Members of the Roma community in Edirne are preparing for their annual "Kakava" holiday, also known as Hıdırellez. The spring festival includes colorful displays, a festive atmosphere and plenty of music and dancing. The holiday, which can be translated as "Kakava," will take place in Sarayiçi, the historic remains of a palace built by Sultan Murat II, alongside the banks of the river Tunca in the Roma neighborhoods of Edirne.
The festival symbolizes the rebirth and purification of nature and it is associated with the prophets Hızır (al-Khidr) and Ilyas, (Elijah), whose names combine to form "Hıdırellez." It is widely believed among the community that the two prophets met on this particular date, bringing spring and fertility. Celebrations traditionally begin on May 5 and continue throughout the whole night, ending May 6.
In Edirne, people are becoming excited as the holiday approaches and some have already cleaned their houses in preparation. Kakava celebrations start when the Çeribaşı, the head of the local Roma community, sets out with his band of drums and zurnas (traditional Turkish clarinets) and summons people to participate in the festivities in Sarayiçi.
On the evening of May 6, there will be a bonfire in Sarayiçi and festival participants will jump over the flames, as they believe that this will protect them from negative influence in the coming year, including the effects of the "evil eye."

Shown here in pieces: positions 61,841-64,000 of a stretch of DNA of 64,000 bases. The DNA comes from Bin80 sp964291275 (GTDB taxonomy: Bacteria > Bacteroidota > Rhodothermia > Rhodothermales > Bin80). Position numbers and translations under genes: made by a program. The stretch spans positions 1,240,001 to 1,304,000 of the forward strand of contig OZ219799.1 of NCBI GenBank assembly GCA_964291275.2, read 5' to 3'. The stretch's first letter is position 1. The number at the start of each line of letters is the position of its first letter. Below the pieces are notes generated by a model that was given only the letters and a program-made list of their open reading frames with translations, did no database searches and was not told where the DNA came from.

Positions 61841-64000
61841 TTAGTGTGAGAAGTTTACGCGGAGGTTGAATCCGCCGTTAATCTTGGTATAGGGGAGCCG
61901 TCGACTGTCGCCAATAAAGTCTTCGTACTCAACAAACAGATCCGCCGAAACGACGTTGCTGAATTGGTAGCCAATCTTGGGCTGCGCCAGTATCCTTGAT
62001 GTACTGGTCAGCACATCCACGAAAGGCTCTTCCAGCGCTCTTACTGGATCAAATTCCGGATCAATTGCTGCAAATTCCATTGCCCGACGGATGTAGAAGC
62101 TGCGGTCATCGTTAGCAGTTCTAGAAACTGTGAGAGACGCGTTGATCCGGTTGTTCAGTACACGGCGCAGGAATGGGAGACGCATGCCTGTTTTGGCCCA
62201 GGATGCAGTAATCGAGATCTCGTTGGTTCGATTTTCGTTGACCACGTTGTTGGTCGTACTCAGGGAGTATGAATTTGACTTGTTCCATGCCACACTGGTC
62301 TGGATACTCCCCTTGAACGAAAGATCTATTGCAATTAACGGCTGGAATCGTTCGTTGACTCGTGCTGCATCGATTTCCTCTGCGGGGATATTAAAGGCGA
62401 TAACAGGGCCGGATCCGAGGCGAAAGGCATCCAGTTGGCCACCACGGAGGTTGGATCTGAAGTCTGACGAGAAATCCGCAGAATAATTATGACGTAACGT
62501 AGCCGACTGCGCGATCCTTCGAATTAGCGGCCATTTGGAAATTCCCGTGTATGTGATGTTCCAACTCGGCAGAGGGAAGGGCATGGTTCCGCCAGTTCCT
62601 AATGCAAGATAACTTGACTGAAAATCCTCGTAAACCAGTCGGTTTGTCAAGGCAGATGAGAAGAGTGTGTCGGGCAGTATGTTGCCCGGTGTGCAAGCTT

Various other customs meant to bring good luck are associated with the holiday, including the tradition of tying small notes with wishes to a "wish tree," in hopes that they will come true. On the morning of May 6, inhabitants of the Roma quarters of Edirne will gather at the Tunca River and wash their faces in accordance with Kakava customs.
Hamdi Kopça, Çeribaşı of Edirne, told Anadolu Agency that he explicitly welcomed all citizens who were interested to the festival and invited them to join the fun. Although Hıdırellez celebrations are held nationwide, the "Kakava" of Edirne is said to be the biggest and most impressive Roma spring celebration in the whole country.
The Roma community has traditionally suffered from discrimination in Turkey, but in recent years, important steps have been taken to improve their status. In 2017, Turkey will submit a request for the Hıdırellez festival to be included in UNESCO's intangible cultural heritage list.